THESE TOP 10 Founding Fathers' quotes help us remember America's original vision

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Independence Day is one of the few days when Americans come together to celebrate our country and the continued vision that our Founding Fathers crafted in 1776. But what is that vision? It seems with every passing July 4th, Americans lose even more of a sense of what the original intent of our nation was supposed to be. It's becoming increasingly important to read the Founding Fathers in their own words and to remember the vision that they cast for our nation. Here are our TOP 10 favorite Founding Fathers' quotes to help us remember their original views of government, freedom, and the American vision.

"The advancement and diffusion of knowledge is the only guardian of true liberty." —James Madison

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"Either write something worth reading or do something worth writing." —Benjamin Franklin

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"Truth will ultimately prevail where there is pains to bring it to light." —George Washington

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"The people are the only legitimate fountain of power." —James Madison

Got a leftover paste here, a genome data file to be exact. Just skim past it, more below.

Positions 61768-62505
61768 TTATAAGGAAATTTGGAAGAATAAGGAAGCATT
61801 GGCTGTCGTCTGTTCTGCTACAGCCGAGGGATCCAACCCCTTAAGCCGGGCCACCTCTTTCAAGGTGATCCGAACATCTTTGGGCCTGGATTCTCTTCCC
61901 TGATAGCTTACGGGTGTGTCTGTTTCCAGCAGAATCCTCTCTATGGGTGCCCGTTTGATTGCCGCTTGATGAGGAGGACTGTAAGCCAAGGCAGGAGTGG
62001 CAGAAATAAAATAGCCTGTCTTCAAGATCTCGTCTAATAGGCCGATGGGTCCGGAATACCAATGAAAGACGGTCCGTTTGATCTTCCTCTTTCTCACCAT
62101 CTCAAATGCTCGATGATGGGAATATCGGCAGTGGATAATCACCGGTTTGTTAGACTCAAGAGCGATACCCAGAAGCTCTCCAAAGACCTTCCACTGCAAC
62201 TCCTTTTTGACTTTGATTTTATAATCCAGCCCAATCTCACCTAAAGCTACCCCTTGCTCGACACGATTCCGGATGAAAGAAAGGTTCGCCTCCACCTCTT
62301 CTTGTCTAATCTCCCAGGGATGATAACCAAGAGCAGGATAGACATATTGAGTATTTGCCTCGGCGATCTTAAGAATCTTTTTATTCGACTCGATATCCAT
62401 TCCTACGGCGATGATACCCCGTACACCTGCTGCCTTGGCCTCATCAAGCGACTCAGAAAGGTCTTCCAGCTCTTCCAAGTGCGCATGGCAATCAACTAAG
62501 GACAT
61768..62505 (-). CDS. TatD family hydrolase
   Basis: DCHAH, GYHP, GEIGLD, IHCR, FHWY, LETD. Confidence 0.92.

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"I agree with you that it is the duty of every good citizen to use all the opportunities, which occur to him, for preserving documents relating to the history of our country." —Thomas Jefferson

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“Human passions unbridled by morality and religion… would break the strongest cords of our Constitution as a whale goes through a net.” —John Adams

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"Those who stand for nothing will fall for everything." —Alexander Hamilton

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“The essence of Government is power; and power, lodged as it must be in human hands, will ever be liable to abuse.” —James Madison

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"I fear that in every elected office, members will obtain an influence by noise, not by sense. By meanness, not greatness. By ignorance, not learning. By contracted hearts, not large souls. There must be decency and respect." —John Adams

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“We must go home to be happy, and our home is not in this world. Here we have nothing to do but our duty.” —John Jay